To the surprise of many observers, it was France rather than Russia that played the lead role in opposing last weekend’s proposed nuclear deal with Iran. There should have been no surprise, at least in the case of Moscow. A close study of Russian policy shows that Moscow’s role in the Iranian drama is more complex and subtle than simply fanning tensions between Iran and the West.
Russian officials have to balance a complex set of goals in their relations with Tehran: supporting nonproliferation, averting war or regime change, maintaining regional security, minimizing sanctions, enhancing Moscow’s diplomatic leverage, limiting U.S. influence in Eurasia, and advancing energy and economic cooperation. The hierarchy of these objectives varies depending on changing circumstances. Furthermore, some of these aims conflict, at least in the short run, requiring Russian policymakers to choose among them or behave schizophrenically.
In general, the present stalemate, with Iran and the West in a state of nonviolent conflict, seems best suited for promoting Russian security interests since it elevates Moscow’s influence in Tehran. The election of Hassan Rouhani as Iran’s new president has not fundamentally changed Russia’s relationship toward Iran. Since entering office, Rouhani has continued his predecessor’s praising of Moscow for its supportive role in the negotiations over Iran’s nuclear program and has continued Iranian calls for enhanced bilateral economic ties. But Rouhani has focused his diplomatic outreach on reconciling with the West, trying to demonstrate that his government is not pursuing nuclear weapons. A relaxation of Iranian-Western tensions could provide some benefits to Moscow, but a genuine reconciliation could prove economically, diplomatically and strategically costly for Moscow.
Russians do not want Iran to have nuclear weapons. Tehran’s stubborn refusal to heed the demands of the UN Security Council (UNSC) and the International Atomic Energy Agency (IAEA) to reign in its nuclear activities and come clean about its alleged earlier studies of how to design a nuclear weapon have clearly exasperated Russian officials. In both institutions, the Russian government has voted for critical resolutions and other measures aimed at coercing greater Iranian cooperation. In addition, Russia has leveraged its role in completing the construction of Iran’s first nuclear power plant at Bushehr to discourage Tehran from pursuing nuclear weapons capabilities. For example, Russia successfully demanded that Iran return the fuel Russia supplies to the plant. Through reprocessing, technicians can extract plutonium, a powerful fissile material, from spent reactor fuel.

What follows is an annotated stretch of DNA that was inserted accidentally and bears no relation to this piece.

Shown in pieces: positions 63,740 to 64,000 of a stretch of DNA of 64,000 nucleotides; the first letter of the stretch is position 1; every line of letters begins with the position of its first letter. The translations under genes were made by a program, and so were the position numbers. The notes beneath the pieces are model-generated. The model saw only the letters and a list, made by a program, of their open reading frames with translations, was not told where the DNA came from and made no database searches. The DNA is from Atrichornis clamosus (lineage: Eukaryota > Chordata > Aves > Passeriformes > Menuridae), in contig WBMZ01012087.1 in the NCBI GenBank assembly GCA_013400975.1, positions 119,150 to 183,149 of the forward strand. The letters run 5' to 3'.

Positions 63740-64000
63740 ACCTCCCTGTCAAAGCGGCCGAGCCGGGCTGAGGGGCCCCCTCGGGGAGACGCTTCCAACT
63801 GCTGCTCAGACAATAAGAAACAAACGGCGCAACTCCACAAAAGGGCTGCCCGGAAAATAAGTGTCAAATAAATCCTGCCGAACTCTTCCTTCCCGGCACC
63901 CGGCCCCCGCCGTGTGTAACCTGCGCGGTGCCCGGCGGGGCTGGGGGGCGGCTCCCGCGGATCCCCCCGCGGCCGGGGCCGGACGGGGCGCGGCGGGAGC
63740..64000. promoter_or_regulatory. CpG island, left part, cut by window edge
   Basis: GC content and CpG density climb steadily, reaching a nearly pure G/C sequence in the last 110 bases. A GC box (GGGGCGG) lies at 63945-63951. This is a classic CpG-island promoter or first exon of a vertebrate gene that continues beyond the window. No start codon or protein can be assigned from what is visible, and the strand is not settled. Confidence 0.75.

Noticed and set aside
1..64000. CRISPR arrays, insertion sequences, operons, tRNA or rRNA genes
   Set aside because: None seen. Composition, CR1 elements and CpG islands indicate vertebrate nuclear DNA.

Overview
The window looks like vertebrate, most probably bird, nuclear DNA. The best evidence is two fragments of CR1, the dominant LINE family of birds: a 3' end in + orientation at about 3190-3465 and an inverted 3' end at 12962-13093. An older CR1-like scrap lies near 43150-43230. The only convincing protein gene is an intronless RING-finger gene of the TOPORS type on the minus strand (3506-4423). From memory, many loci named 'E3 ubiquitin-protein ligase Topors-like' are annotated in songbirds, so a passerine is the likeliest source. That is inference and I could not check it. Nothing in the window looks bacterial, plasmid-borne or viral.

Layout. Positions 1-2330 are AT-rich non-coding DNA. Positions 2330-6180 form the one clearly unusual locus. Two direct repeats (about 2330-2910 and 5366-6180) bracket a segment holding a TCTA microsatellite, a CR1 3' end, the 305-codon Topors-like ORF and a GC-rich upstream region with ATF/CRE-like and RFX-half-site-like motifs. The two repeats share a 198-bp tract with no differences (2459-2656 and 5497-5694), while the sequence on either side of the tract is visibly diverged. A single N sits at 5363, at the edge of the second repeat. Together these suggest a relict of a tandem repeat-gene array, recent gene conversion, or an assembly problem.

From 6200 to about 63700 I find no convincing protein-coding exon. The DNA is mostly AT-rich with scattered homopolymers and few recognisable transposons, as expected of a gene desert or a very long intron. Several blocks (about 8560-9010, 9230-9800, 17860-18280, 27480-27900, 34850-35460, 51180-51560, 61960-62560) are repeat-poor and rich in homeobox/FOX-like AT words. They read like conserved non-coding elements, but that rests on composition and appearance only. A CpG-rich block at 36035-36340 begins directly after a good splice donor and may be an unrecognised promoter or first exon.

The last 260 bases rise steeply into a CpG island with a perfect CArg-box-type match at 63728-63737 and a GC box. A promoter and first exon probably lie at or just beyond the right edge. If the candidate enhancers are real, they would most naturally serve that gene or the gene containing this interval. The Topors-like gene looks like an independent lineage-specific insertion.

Iranian officials have rejected proposals to abandon their plans to develop their own national fuel-making infrastructure and rely on Russian-made fuel or multinational nuclear fuel centers to supply their nuclear program. They claim not to trust the international community to provide them with guaranteed fuel deliveries or assured access to such centers. Nonetheless, Iran’s present enrichment capabilities and supply of uranium are insufficient to produce sufficient reactor fuel for Bushehr, but are adequate enough to make a few nuclear bombs. Moreover, the reactor under construction at Arak in western Iran does not, unlike the light-water reactor at Bushehr, require uranium fuel; it is designed to use heavy water, which makes it more easily employed to manufacture weapons-grade plutonium. Even so, if Iranians seek to build a nuclear weapon, they will do so not at Bushehr or at other locations (such as the Natanz enrichment facility) under IAEA supervision. Instead, they would design and build an atomic bomb at some clandestine facility, such as the one exposed in 2009 near Qom. That enrichment complex is remote and deeply buried, shielding it from foreign surveillance satellites and possible air strikes. For this reason, Russian diplomats have joined their Western colleagues in demanding that Iranian nuclear activities are fully transparent to international observers.
What Worries Moscow
Moscow’s opposition to an Iranian bomb program is not because of concern about an Iranian attack against Russia but to other considerations. Russians worry about the health of the global nuclear nonproliferation regime at a time when many potential nuclear weapons aspirants are located in Russia’s vicinity. Even more, they fear that Israel and the United States might respond to an Iranian nuclear weapons program with a military strike, resulting in unpredictable consequences for one of Russia’s neighbors. If tensions surrounding Iran’s nuclear program spark a war, Russia might derive immediate benefits from surging world oil prices, but mass conflict could result in unwanted regime change in Tehran, with a more radical government directly challenging Russian policies toward Chechnya or the Caspian Sea Basin, or threatening other Russian interests. Even in the absence of war, Iran’s nuclear and missile activities are helping NATO justify its missile defense programs, which Russians profess to fear could eventually degrade their nuclear deterrent.